He said one colleague wept when a youth at the prison recognized and greeted him, saying: “Do you remember me? You’re the one who ordered me sent here.” The youth had been in detention for a year.
Detention without trial is not just a problem for minors in Guinea, Béavogui said. “Even in temporary custody, you’ll see people spending a week or two without an initial questioning. All the way down the line, the system is dysfunctional.”
He said Guinea has a lot of work to do “to make the judiciary strong and independent”.
When they learn of minors who are remanded into custody, Sabou-Guinée workers follow up to see that the detainees do not spend longer awaiting trial than the law stipulates - four or six months, depending on the degree of the crime, renewable once - in quarters separate from older offenders.
In cases where the authorities opt for alternatives to detention, the aid workers visit minors’ homes, checking that stay out of trouble, and assisting them in getting training or work when possible.
“This is about protecting minors’ rights, but it’s also for the whole of society, in that it educates and monitors youths who might otherwise fall into a life of crime,” said Sabou-Guinée’s Maurice Kamano.
Rights and responsibilities
When Kamano visits various police stations throughout Conakry, he is greeted like family. Police officers and gendarmes ask him for updates on cases. Many of the officers joke with him. “Ah, the kids’ lawyer is here,” chimes one. “No special treatment for kids today - a crime is a crime,” quips a policeman.
Joking aside, those involved in the programmes do not say minors who have committed crimes should get away with them. “On the contrary,” said TdH’s Feneyrol. “The idea is to protect the child’s rights and find alternatives to putting minors in prison with hardened criminals.”
For lack of means, Guinea does not have detention facilities for minors, and organizations like Sabou and TdH encourage alternatives such as community service and education centres - approaches provided for in Guinean law.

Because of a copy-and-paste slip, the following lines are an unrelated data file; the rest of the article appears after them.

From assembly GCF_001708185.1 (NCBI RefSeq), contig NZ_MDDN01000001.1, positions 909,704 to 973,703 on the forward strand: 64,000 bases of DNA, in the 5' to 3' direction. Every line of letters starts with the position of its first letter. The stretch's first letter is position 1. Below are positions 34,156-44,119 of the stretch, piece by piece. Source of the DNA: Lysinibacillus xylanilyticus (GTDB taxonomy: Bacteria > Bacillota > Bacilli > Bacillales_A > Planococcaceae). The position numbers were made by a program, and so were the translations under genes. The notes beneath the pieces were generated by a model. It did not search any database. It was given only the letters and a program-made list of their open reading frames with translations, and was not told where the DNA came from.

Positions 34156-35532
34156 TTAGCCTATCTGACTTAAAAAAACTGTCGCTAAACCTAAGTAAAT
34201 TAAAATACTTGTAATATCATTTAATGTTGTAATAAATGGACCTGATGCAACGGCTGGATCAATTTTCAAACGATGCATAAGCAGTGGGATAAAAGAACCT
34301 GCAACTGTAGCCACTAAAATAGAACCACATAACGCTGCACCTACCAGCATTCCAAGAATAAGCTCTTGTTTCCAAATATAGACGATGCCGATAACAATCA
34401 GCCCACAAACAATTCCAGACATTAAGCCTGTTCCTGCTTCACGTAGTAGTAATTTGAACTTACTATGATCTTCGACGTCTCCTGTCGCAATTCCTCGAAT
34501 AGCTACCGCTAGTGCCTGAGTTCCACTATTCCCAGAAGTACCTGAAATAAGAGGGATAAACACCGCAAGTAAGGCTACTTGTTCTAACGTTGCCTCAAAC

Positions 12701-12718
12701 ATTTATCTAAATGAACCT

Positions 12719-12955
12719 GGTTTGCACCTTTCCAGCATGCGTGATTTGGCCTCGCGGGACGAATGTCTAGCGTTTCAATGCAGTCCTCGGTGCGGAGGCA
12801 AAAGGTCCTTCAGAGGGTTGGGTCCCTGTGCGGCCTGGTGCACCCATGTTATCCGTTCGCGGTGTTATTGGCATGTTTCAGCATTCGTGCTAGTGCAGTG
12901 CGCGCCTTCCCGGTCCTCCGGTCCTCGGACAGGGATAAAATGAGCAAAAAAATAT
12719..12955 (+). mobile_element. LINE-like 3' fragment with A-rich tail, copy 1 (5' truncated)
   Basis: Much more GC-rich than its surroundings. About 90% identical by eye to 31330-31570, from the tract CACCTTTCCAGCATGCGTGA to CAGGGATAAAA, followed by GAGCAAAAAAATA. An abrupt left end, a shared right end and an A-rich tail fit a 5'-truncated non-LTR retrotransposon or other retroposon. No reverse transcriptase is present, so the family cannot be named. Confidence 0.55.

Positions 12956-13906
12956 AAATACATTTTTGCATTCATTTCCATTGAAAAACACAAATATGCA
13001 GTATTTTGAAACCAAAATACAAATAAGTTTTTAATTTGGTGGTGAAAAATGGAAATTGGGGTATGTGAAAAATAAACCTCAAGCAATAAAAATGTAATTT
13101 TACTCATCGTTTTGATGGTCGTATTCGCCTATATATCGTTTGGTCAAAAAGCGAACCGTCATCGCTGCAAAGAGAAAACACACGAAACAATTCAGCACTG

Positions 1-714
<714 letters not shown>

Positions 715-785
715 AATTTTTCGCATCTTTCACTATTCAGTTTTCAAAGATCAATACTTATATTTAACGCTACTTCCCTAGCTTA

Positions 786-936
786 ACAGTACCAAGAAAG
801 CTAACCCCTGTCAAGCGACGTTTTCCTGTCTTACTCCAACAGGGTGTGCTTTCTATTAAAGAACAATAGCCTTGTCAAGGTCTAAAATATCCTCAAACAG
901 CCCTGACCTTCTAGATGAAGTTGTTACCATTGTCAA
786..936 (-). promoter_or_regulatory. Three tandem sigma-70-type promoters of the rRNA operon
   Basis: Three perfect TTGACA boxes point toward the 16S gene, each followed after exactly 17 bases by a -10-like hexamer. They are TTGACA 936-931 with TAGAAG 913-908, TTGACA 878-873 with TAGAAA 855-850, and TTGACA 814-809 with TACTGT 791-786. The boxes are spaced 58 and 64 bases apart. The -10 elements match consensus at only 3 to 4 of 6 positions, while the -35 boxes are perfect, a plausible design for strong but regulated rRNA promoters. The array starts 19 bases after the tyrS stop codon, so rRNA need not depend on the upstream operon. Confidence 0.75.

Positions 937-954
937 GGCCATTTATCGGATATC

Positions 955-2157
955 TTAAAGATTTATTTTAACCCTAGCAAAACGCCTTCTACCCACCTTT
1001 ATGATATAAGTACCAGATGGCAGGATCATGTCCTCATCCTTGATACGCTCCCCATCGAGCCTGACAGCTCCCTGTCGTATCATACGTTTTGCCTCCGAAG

“It would take significant resources to set up the infrastructure needed for minors in trouble with the law,” said Feneyrol. “It’s not just about creating a separate prison building for children. You’ve got to have staff specially trained in children’s rights and programmes adapted to minors.”
Legal scholar Diallo says: “The objective of justice when it comes to minors is to help these young people reintegrate into society. From questioning to detention to judgment, the idea should be to help them get back on the right track, come back to the family and community, and become upstanding adult members of society.”
The officers at the port police station said they face touchy decisions daily as they look to uphold these principles, protect minors’ rights, and at the same time keep order. Their hands are full with unoccupied, unruly youths, and they say drugs are a major problem. “There’s a pill the kids take today - renders them utterly irrational and defiant,” one policeman said.
Aid worker Kamano runs into some youths at the port who are trying to stay on the right track. As they approach, he marvels at how they have grown. Years ago, he helped them when they were children drifting through the streets and flirting with crime. Today, they make money cleaning fish, transporting goods in pushcarts and doing other odd jobs at the port.
Amadou Condé, 23, says Kamano helped him out years ago, when he was in the streets. Condé received training in carpentry, but later left that to clean fish, which promised quicker money. He makes just enough to get by, but wants a better life for his five-year-old son, so he now hopes to establish himself as a carpenter.
“I want to put my son in school,” Condé said. “He mustn’t live this unstable life I’ve lived. I want a better future for him.”